Changes in the Digital Age
In the last decade or so, newspapers have found themselves slipping from their once-unchallenged role as news providers. According to the Newspaper Association of America, overall daily circulation in 2011 was down more than 4 million compared to 2008 and more than 11 million from 2001 [source: Newspaper Association of America]. From 2011 to 2012 alone, advertising revenue dropped 6 percent, and total revenue dropped 2 percent [source: Newspaper Association of America]. Revenue from print classifieds decreased by more than 75 percent between 2000 and 2012 [source: Edmunds]. Online advertising usually brings in just a fraction of what print advertising used to.
It has been clear for some time that newspapers would have to make adjustments in order to survive in an increasingly digital age. A significant online-news presence is a must. A focus on online advertising is a must. Additional online offerings like newsletters and custom content are a must. Some newspapers have generated extra revenue by helping local businesses market their products and using their delivery resources to transport products for others [source: Newspaper Association of America].
It's a shift that has been underway for years. Most newspapers now have online editions. Subscription models have gone beyond print-only into digital-only and print-digital combinations -- and as print-only circulation is dropping, digital and combination circulation is on the rise. As print-advertising revenue continues to decline, digital-advertising revenue continues to grow, though not enough yet to make up for the shortfall [source: Newspaper Association of America].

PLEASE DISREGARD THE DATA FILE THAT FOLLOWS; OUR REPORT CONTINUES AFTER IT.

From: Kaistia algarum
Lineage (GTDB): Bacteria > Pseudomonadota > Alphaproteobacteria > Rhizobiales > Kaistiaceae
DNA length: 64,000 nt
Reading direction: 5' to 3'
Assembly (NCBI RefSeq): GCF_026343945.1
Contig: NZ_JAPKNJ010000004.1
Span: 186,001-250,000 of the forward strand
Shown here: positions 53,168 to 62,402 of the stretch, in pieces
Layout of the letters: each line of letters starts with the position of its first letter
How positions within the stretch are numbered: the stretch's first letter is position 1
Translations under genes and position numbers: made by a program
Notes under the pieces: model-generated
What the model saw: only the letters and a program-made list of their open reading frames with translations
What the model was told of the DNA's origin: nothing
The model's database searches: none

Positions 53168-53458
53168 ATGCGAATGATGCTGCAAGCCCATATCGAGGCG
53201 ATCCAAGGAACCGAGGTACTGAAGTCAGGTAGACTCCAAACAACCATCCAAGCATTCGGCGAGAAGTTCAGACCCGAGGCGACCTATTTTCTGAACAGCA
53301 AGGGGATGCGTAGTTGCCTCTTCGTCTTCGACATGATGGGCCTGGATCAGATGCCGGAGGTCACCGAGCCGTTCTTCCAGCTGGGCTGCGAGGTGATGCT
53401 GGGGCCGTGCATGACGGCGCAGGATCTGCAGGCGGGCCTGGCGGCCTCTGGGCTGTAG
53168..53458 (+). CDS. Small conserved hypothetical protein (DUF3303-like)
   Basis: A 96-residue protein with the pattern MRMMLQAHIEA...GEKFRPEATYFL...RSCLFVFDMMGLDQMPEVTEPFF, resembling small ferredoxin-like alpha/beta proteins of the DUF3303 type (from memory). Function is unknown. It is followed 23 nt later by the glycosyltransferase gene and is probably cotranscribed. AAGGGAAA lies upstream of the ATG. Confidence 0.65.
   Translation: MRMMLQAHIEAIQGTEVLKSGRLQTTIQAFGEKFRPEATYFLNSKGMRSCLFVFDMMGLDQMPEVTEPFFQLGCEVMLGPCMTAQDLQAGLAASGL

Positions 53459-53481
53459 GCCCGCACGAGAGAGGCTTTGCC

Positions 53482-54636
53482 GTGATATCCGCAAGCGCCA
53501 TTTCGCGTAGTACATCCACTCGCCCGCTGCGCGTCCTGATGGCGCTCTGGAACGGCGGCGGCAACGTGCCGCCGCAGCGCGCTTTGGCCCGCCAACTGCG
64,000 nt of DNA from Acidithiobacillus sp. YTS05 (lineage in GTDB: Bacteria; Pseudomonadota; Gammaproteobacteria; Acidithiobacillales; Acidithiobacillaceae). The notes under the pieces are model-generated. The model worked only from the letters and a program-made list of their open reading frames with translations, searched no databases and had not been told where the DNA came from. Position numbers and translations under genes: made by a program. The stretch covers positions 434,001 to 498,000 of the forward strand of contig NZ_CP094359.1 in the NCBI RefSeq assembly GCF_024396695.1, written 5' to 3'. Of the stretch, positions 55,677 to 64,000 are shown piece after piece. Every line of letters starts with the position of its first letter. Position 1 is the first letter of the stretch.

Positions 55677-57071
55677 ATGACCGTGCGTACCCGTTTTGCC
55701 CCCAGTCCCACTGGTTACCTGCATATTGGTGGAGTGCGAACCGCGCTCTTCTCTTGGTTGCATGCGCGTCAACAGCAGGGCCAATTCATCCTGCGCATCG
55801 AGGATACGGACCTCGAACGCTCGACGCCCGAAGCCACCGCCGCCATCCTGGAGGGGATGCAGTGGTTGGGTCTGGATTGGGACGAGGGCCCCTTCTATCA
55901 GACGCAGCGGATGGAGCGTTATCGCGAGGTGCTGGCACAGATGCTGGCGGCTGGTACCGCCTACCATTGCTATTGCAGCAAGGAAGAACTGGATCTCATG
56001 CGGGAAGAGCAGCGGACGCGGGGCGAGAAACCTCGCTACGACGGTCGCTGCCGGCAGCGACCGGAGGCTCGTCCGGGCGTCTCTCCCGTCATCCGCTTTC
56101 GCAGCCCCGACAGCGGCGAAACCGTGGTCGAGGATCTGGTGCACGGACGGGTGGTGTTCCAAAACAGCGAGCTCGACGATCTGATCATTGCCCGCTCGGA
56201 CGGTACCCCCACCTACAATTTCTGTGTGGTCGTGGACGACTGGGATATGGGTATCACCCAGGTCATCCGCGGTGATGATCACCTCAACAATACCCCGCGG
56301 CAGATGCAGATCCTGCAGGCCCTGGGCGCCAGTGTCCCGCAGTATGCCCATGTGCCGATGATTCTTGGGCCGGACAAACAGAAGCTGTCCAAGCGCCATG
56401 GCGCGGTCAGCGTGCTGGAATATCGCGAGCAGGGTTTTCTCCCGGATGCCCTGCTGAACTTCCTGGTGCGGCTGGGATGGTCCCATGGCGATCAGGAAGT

Many newspapers with online editions – almost one-third of those in the U.S., in fact -- are experimenting with a departure from traditional ad-based revenue in favor of paywalls, or charging for online content [source: Lazaroff]. Some require subscriptions for all content, while others limit access to specific types, such as investigative journalism or limit your free access to maybe 10 articles per month. Behind the paywall, the usual third-party ads are eliminated, though ads sourced through a newspaper's own channels may still appear [source: Sweeney]. Results have been mixed. Some papers with paywalls have experienced massive drops in readership, while others have grown their online subscriptions enough to counter at least some of the decline in traditional advertising revenue [sources: Sweeney, Lazaroff].
What all of this means to the future of the newspaper industry remains to be seen, but it's clear a major transition is happening. The financial struggles and ultimate sale in 2013 of The Washington Post, one of the most prestigious newspapers in the U.S., highlights the difficulty in changing a newspaper culture that has remained fairly static for centuries. There are those who predict the obsolescence of the medium. For many news consumers, though, the professional, reliable and experienced reporting offered by traditional newspapers, even as they expand into nontraditional realms, is unchallenged by new, loosely monitored online organizations whose commitments to the facts have not yet been proved. To those consumers, obsolescence is out of the question.